This thought roused me, and the water that passed me by seemed no longer separate from me but rather apart of me, it was my grief, and yours. It was the grief of the whole world and I was mesmerized by its clarity as I stood in the midst of it.
I was no longer on the shore peering in, I was within. On the shore, the surface of the waters is like glass reflecting the sky and all that surrounds it—the emerald and mahogany of the trees, the blinding white of the passing clouds. Yet, standing in the midst of the water, your vision becomes somehow, miraculously, one with the current, your vision cuts through the surface without effort. The sunlight cuts through too, you see its rays rippling and playing on the rocks beneath.
In all of this sublimity, what words can I use to tell you of the wonder when we lay our bodies down, on the water, when we float and let the river carry us, when we become weightless and bear no burden, learning what it means to be borne.
Love bears all things. These are words to call our attention beyond ourselves, deeper into the River of Life, living waters—not observing ours or another’s grief from the shore, stepping into our griefs, seeing through them, light playing all around us, inviting us all to rest.
“Come to me, all who labor and are heavy laden, and I will give you rest. Take my yoke upon you, and learn from me, for I am gentle and lowly in heart, and you will find rest for your souls. For my yoke is easy, and my burden is light.”
—Yeshua miNatzrat (Jesus of Nazareth), Matthew 11:28-30
Sometimes I wonder at how familiar the river can seem and how, all at once, I logically recognize that the same water that passed around me a moment ago is not the same water around me now. It is new, over and over, continually new!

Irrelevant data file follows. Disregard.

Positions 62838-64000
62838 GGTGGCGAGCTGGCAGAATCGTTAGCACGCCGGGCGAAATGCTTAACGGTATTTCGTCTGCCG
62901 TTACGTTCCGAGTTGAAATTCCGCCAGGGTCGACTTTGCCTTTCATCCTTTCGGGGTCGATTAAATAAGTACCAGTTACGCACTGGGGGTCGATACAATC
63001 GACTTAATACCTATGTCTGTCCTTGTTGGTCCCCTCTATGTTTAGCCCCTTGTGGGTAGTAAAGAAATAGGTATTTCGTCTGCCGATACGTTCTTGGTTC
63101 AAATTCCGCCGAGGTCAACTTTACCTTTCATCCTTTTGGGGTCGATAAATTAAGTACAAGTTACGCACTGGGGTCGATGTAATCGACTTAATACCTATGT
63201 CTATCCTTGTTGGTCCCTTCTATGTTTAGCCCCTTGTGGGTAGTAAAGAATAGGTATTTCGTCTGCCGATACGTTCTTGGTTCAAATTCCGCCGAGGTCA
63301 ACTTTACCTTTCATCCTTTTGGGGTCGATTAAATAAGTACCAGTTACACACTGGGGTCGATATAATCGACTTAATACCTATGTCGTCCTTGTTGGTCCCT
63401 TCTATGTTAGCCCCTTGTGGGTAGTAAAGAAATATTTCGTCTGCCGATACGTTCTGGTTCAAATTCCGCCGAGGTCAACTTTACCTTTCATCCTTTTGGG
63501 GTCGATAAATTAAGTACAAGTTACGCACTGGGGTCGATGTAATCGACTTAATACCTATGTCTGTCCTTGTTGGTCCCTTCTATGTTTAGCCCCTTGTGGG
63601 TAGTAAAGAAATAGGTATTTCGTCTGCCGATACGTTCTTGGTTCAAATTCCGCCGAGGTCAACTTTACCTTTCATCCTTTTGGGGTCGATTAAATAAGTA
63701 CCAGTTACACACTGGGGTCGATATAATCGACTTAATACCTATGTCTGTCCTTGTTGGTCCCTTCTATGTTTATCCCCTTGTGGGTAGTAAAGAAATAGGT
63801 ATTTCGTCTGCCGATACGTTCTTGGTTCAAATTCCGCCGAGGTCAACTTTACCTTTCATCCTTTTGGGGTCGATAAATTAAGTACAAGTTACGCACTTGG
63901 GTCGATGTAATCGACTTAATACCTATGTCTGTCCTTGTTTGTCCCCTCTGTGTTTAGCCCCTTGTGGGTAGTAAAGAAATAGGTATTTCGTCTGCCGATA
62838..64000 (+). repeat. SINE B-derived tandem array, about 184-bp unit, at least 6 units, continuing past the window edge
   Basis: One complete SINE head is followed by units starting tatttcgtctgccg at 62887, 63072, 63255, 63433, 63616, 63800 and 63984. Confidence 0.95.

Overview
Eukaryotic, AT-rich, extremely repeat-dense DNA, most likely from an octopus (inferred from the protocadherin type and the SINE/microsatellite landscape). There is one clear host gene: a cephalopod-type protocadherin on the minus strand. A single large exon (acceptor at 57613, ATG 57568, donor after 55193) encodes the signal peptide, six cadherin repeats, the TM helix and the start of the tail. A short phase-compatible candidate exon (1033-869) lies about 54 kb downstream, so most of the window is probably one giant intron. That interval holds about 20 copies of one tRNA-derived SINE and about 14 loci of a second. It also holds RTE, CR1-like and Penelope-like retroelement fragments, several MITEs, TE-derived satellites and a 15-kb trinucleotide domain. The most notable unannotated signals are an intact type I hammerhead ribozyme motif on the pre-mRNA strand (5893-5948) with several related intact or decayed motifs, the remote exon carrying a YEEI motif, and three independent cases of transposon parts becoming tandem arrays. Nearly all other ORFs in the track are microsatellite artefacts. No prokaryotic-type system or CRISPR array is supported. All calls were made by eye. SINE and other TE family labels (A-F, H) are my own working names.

“No river can return to its source, yet all rivers must have a beginning.” – American Indian Proverb
This past week this did not only confound me, I recognized it saddened me. It’s hard to say good-bye, even to water. Here today, evaporated tomorrow. I realized the phrase we read so often in the Scriptures, “living waters” means a great deal more than I’ve let it hold space for inside of my own soul.
I’ve let it mean that it gives me life, it gives, it gives, it gives! This is true, but only because it is continually taking away. We must all choose to be gathered by this truth in our daily lives or be scattered by it, but only one of those realities will be true.
So if you find yourself this week, somewhere knowing this truth but fighting it, know this with me: the living waters will both give and take, and this is precisely not our burden to bear, as much as it is never a miracle we could produce. It is for us to bless the name of the Lord, He who bears all things.
And he said, “Naked I came from my mother’s womb, and naked shall I return. The LORD gave, and the LORD has taken away; blessed be the name of the LORD.” —Job 1:21
My friends, the immensity of pain being sustained by so many of you is incalculable, thank you for letting me be a traveler with you. My hope is that you will feel a companionship in these words I’m sending out to you. I am releasing my burdens, with you, and singing along to a song by Matisyahu (Breathe Easy) often lately,
“I am yours, you are mine
There’s no reason, there’s no rhyme
There’s no logic in these lines
It’s above this space in time
It’s above all of our minds…”
On the Sabbath, in honor of the Lord of the Sabbath, we light two candles and like two wings descended upon us we are enlivened to fly through the night.